Of Another Fashion

An alternative archive of the not-quite-hidden but too often ignored fashion histories of U.S. women of color

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Friends Concha Galindo, Henrietta Valencia and Fortunata Valencia, on a one day trip to Santa Barbara 1920.

Credit: Los Angeles Public Library

Antonia Ordóñez on left and Guadalupe Juarez-Ordóñez, sitting on a half moon prop for novelty photos at the Santa Monica Pier. 1920 Their expressions suggest that this photo wasn’t their idea.

The Daily News titled this photograph “Mexican American Female Gang” when it ran the photo in 1942 but the systematic criminalization of Mexicans in the 1940s as a justification for racially-motivated attacks (especially directed at zoot suiters) makes me a little wary of the title. In any case, these women seem so utterly cool to me. They’ve been arrested and are sitting in a police station when this photo was taken but look at the nonchalant, almost bored, expression of Frances Silva on the upper left and the raised defiant chin of Josephine Gonzales on the bottom left, as well as the cavalier pose of Lorena Encina on the bottom right in her baggy zoot suit pants and perfect hair. The other two women on the bench are Juanita Gonzales and D. Barrios. These sister-friends (consider the protective gesture of Encina’s elbow on Barrios’ leg) are such badasses, all of them.

This is Dolores Tejeda (20 years old) of Oxnard, California - the winner of the Southland’s Latin-American colony beauty contest. Her title is La Reina de Churubusco IX. She was chosen from 12 finalists in a contest held in conjunction with the ninth annual Black and White Ball.

The photograph was originally published in The Los Angeles Times on 7 September 1948.

These Mexican American women are on a YWCA outing in 1944. They’re posing in a mountain stream. I’m especially loving the individualist on the far left standing ankle deep in the stream, in trousers and a sweater.

But please note too that the woman in the makeshift two-piece bathing suit, second from the right (her bottoms are most likely shorts that she’s bunched up to reveal as much leg as possible), is ahead of her time. Dominant fashion histories credit French engineer Louis Réard with the invention of the bikini in 1946 and 19 year-old Parisian model Micheline Bernardini as the first to pose in a bikini - both events took place two years after this photo was taken.

Credit: Los Angeles Public Library

This fashion daredevil in white pants at a Los Angeles area beach is Jesusita (ca. 1926). That roller coaster in the background makes me think she’s at Venice Beach, just off the boardwalk.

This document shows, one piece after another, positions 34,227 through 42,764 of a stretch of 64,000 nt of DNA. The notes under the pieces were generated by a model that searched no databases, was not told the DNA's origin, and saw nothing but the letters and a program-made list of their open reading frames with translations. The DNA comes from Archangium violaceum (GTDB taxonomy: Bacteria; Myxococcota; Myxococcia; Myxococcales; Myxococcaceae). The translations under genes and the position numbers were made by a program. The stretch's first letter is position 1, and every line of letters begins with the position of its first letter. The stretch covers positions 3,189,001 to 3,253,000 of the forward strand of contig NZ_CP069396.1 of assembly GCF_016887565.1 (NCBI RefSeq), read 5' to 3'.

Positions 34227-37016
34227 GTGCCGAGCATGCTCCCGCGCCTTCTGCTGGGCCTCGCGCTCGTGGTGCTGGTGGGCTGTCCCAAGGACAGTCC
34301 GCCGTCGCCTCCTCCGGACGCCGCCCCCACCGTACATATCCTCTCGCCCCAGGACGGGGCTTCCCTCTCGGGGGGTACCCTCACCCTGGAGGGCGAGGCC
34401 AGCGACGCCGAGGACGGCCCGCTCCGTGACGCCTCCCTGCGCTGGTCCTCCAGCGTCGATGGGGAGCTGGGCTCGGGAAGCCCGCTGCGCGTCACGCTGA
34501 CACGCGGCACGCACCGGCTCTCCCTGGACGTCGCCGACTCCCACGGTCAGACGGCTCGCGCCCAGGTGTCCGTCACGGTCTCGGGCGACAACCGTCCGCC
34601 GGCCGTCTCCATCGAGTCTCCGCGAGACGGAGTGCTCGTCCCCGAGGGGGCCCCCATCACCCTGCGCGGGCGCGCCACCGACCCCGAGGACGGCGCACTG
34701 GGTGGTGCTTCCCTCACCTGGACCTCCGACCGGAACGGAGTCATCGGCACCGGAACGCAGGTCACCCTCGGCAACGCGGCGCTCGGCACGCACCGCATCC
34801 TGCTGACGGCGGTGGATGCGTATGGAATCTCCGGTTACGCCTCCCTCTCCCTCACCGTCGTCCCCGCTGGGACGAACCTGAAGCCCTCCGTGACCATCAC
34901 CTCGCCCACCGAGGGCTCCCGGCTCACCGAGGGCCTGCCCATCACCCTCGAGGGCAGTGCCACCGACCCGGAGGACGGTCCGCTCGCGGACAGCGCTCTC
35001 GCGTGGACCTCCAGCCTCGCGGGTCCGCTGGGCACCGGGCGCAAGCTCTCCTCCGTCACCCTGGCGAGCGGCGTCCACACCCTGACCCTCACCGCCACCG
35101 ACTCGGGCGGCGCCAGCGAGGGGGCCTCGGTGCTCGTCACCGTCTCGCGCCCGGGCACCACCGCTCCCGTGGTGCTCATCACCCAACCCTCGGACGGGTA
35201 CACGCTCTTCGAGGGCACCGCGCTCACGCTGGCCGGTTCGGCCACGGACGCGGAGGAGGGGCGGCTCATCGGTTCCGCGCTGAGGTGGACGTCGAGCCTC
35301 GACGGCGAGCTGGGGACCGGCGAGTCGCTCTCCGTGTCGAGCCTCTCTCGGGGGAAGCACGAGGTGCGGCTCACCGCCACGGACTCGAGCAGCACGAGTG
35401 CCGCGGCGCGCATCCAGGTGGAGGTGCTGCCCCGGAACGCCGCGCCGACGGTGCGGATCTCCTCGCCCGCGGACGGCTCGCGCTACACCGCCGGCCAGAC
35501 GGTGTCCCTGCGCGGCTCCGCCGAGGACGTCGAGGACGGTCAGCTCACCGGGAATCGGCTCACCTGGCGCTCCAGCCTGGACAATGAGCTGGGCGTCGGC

Credit: Los Angeles Public Library

Marylou Martinez and Mary Puga (standing left to right) are preparing to go out on the town with their friends (ca. 1964). All are donning classic 1960s bouffants.

Credit: Los Angeles Public Library

This is an incredibly flirty Yolanda Pinedo giving the photographer a glimpse of her petticoat. Her short hair and pose suggest that she was a fashion daredevil. The photo was taken in San Fernando, California in 1960.

Credit: Los Angeles Public Library

This group of Mexican American flappers are standing in a park somewhere in Southern California. The only woman identified is Lucinda Ordonez, who’s standing second from the right. The photograph was taken in 1925.

Credit: Los Angeles Public Library

Nellie Castro Tafoya stands for a portrait, ca. 1937.

Credit: Los Angeles Public Library

This is Mexican American Estela Gomez, at a beach probably somewhere in Southern California, 1963.

Credit: Los Angeles Public Library

The caption of this photo reads “Blanca Aguirre with a friend, 1929” though it isn’t clear which of the women is Aguirre - the professionally dressed woman in the skirt suit or the flapper wearing the hat, Louise Brooks bob, and drop waist dress. The photo was taken in San Gabriel, California.

Credit: Los Angeles Public Library

Mary Martel is posing next to her car wearing the happiest polka dotted dress ever. The photo was taken in 1945 in Los Angeles, California.

Credit: Los Angeles Public Library

I love her smile! It’s unfortunate that there’s no identifying information but this is one seriously fashionable couple. The photograph was taken in 1925 and the couple is listed as Mexican American.

Credit: Los Angeles Public Library

Sisters Raquel Sanchez Negrete and her Carmen Sanchez, circa 1928, hanging out by their car.

Credit: Los Angeles Public Library